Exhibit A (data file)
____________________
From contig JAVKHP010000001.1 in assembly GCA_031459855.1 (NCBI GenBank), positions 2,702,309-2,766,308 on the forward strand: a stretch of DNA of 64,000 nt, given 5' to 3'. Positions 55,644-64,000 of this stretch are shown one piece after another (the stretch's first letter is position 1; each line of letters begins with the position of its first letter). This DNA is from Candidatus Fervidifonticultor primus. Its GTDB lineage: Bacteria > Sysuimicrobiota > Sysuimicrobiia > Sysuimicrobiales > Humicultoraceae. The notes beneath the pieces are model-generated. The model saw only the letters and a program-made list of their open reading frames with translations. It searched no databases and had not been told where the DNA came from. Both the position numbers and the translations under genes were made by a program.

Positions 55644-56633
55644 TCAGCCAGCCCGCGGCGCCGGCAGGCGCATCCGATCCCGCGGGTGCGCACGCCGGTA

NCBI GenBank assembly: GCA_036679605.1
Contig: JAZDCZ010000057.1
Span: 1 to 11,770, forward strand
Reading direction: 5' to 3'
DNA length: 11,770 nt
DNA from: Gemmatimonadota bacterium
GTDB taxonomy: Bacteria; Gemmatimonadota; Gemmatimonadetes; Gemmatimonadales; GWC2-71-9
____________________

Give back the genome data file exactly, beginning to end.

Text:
From contig JAVKHP010000001.1 in assembly GCA_031459855.1 (NCBI GenBank), positions 2,702,309-2,766,308 on the forward strand: a stretch of DNA of 64,000 nt, given 5' to 3'. Positions 55,644-64,000 of this stretch are shown one piece after another (the stretch's first letter is position 1; each line of letters begins with the position of its first letter). This DNA is from Candidatus Fervidifonticultor primus. Its GTDB lineage: Bacteria > Sysuimicrobiota > Sysuimicrobiia > Sysuimicrobiales > Humicultoraceae. The notes beneath the pieces are model-generated. The model saw only the letters and a program-made list of their open reading frames with translations. It searched no databases and had not been told where the DNA came from. Both the position numbers and the translations under genes were made by a program.

Positions 55644-56633
55644 TCAGCCAGCCCGCGGCGCCGGCAGGCGCATCCGATCCCGCGGGTGCGCACGCCGGTA

NCBI GenBank assembly: GCA_036679605.1
Contig: JAZDCZ010000057.1
Span: 1 to 11,770, forward strand
Reading direction: 5' to 3'
DNA length: 11,770 nt
DNA from: Gemmatimonadota bacterium
GTDB taxonomy: Bacteria; Gemmatimonadota; Gemmatimonadetes; Gemmatimonadales; GWC2-71-9